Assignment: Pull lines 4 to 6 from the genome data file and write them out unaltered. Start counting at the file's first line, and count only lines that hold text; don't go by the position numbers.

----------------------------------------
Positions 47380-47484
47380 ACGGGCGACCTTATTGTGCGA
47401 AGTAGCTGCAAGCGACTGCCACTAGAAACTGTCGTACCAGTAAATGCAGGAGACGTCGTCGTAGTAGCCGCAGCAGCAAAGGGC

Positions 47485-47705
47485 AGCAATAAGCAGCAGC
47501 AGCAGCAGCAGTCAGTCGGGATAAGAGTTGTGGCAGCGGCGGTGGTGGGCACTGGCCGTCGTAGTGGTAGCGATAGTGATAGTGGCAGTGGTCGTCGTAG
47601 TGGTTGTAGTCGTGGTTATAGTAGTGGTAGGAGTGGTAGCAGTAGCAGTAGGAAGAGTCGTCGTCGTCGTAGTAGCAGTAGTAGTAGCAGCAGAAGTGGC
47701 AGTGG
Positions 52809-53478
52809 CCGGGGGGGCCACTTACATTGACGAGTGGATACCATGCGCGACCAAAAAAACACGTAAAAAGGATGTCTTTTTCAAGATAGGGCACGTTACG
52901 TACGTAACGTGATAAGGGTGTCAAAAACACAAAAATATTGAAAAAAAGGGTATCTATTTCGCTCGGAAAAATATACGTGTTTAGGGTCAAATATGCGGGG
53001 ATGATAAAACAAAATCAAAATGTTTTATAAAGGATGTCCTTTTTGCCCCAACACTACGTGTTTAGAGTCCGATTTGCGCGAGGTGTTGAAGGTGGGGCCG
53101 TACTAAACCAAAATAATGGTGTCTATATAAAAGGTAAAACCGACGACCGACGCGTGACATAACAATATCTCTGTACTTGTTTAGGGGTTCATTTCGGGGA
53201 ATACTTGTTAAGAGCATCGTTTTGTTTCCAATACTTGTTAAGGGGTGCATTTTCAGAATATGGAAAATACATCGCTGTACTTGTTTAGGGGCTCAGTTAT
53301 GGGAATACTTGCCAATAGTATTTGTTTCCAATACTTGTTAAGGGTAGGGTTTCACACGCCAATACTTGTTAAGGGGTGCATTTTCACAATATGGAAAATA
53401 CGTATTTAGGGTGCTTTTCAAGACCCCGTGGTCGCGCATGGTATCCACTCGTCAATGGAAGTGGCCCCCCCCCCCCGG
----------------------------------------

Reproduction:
Positions 47485-47705
47485 AGCAATAAGCAGCAGC
47501 AGCAGCAGCAGTCAGTCGGGATAAGAGTTGTGGCAGCGGCGGTGGTGGGCACTGGCCGTCGTAGTGGTAGCGATAGTGATAGTGGCAGTGGTCGTCGTAG